Updated: August 9th, 2022
© Depositphotos.com / JFJacobsz
Hey there! I’m Perrin from HerePup.com. I just finished crate training my dog, Chewie, about three months ago and I wanted to share a few things I learned along the way.
Like any form of training, crate training takes time. In fact, sometimes more than you bargained for because it’s not simply learning a trick—it’s asking your dog to enjoy time alone when they’d much rather spend every minute with you!
Because of this there’s going to be some whining, barking, and crying, but if you’re going to get your pup acclimated to her crate and time alone, you simply have to ignore her puppy protests.
And I don’t know about you, but it absolutely sends my heart rate through the roof when my dog is crying and I’m purposefully ignoring her. My parental instinct goes into overdrive, and I almost have to tie myself to a chair to keep from jumping to reassure her.
In other words, it can be stressful and feel like a lot of work. So how in the heck do you manage to do it with a full-time job?
In my view, the best solution is try to do it over a single weekend. Lots of guides recommend you devote a week or more to crate training a dog, but unless they have separation anxiety or some medical condition that makes staying in a crate difficult (e.g. UTI, digestive problems), she may be able to learn it in a bit less time. Here’s a quick guide.
First Things First: Standard Rules of Crate Training Still Apply
If you’re totally new to crate training, check out this great guide from Totally Goldens here, which outlines the process in great detail. But here’s a quick recap of the major takeaways that should also be applied to weekend crate training:
Make The Crate Comfortable.
Ideally, your dog’s crate will become a place where she loves to hang out. Even better, it will become her own space—a private little sanctuary that feels safe and comfortable. You can help this along by making sure she’s got pillows, blankets and toys there. You also want to make sure it’s out of direct sunlight.
Use Positive Reinforcement To Make The Crate A Happy Place.
In the guide mentioned above, we use the “treat fairy” method, where you put treats in your pup’s crate when she’s not around, so they “magically” appear and she gets to find them.
Personally, my dog is much more affection-motivated than she is treat-motivated. When we were crate training her, we’d set aside a few minutes throughout the day for “crate therapy,” where we’d give her a huge helping of love and a full doggy massage either by her crate or inside it. Either works. You just want to start forming those positive associations.
Feed Your Dog Inside The Crate.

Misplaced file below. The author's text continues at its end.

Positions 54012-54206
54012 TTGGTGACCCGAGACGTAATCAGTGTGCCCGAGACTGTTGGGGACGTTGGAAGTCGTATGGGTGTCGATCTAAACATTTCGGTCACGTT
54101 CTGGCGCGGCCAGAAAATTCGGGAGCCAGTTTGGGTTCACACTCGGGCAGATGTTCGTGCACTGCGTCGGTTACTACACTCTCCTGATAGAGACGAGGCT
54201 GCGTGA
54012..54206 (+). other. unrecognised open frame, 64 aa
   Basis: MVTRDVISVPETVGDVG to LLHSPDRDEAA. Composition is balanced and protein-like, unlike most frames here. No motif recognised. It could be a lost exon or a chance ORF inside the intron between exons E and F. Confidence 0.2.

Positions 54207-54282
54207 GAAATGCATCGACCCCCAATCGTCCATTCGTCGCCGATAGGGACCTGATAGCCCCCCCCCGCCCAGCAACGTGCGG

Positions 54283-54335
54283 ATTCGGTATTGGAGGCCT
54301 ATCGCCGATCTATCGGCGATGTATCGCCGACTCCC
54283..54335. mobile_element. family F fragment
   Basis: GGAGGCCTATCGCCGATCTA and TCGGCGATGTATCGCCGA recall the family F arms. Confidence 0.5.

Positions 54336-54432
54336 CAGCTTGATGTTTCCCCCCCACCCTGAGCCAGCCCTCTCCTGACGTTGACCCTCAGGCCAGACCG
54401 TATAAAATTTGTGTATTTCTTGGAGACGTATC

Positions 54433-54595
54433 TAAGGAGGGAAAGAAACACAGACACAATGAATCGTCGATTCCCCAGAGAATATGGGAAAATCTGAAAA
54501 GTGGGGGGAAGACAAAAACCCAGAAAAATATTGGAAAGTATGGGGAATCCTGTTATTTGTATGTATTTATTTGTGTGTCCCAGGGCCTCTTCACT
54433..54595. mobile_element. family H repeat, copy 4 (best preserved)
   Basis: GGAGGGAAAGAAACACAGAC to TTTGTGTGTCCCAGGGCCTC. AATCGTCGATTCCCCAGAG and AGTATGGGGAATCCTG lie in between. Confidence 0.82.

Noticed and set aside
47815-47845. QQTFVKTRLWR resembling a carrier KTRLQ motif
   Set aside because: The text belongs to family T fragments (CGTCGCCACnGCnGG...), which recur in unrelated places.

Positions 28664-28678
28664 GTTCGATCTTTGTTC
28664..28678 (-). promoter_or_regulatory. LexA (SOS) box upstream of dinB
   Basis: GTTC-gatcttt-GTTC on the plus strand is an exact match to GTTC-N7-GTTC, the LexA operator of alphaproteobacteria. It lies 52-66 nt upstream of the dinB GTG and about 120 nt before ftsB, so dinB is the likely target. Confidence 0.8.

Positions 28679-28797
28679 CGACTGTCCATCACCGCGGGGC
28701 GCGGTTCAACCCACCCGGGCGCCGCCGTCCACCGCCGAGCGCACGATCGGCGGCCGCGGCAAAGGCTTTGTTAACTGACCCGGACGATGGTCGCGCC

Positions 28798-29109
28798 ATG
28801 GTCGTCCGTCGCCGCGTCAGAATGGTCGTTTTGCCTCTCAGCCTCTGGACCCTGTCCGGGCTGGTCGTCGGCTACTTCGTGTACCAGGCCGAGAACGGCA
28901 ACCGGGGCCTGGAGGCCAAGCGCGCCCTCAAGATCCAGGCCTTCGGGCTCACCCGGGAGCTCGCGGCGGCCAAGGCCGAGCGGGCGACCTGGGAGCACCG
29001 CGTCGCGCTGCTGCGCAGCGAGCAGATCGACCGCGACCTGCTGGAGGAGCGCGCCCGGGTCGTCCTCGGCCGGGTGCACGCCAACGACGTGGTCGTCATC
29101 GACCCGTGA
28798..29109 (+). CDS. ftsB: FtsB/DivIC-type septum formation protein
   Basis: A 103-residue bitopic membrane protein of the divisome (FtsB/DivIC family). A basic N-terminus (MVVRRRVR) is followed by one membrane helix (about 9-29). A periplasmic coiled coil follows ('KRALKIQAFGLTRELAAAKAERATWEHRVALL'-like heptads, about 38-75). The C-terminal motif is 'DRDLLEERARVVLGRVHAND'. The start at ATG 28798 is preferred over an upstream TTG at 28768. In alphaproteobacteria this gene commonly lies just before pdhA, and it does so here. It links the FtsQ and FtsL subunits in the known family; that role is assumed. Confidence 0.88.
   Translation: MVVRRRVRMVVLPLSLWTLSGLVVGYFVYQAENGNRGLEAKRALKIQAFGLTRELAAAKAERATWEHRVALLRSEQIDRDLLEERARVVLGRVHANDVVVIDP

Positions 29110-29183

You’re going to be feeding your dog anyway, and meal time is probably one of your dog’s favorite times of day, so use that energy to create a strong positive association. If your pup is reluctant to go all the way in the crate, it’s usually fine to place the bowl just inside the door (at least to start).
Heed The “Don’ts.”
There are few things you shouldn’t do when crate training your dog:
- Don’t ever put your dog in a crate for longer than she can hold her bladder.
- Don’t put her in there with her leash or collar on (choking hazard).
- Don’t ever put dogs with severe anxiety in a crate.
- Never put a sick dog in a crate, especially if she has stomach problems.
- Don’t put your dog in a crate when it’s super-hot or super-cold.
- Never crate your dog as a punishment or to get them out of the way.
- Never crate a lonely dog.
Okay… now that we’ve taken a recap of the basics, let’s chat about how you might crate train your dog in a weekend!
A Weekend Crate Training Schedule
Prepare The Crate.
You’ll want the crate to be in the same state when you start the training as it is when you ask your dog to go in and sit down. You don’t want to switch it up on her, or she may get confused. So, the first thing you should do is prepare the crate with bedding, toys, and whatever else your dog will have in there.
Play The Treat Fairy.
Remember the treat fairy from our previous guide? That’s when you wait until your pup isn’t looking and toss a few treats into the crate for her to find. There are a couple of key reasons why this works:
- The crate itself becomes the thing that provides treats.
- She’s free to come and go as she pleases, which greatly reduces the risk of anxiety.
Feed Your Dog In Her Crate.
When it’s dinner time, feed your pup in her crate. Like we mentioned above, you’ll want to place the bowl just inside the crate door, especially if your dog is still apprehensive. If she seems fine, nudge the food back a bit and see if she’ll go all the way in.
Friday night should be almost entirely about positive, food-based reinforcement. You don’t need to worry about getting your dog in the crate just yet, and certainly not closing her in. You just want her to have visions of kibble dancing in her head when she walks by her crate door.
Toss Treats In The Crate.
Toss a treat in the crate and let your dog follow her nose in there to retrieve it. When you do this, make sure to use whatever cue word you’re going to use to ask your dog go into her crate.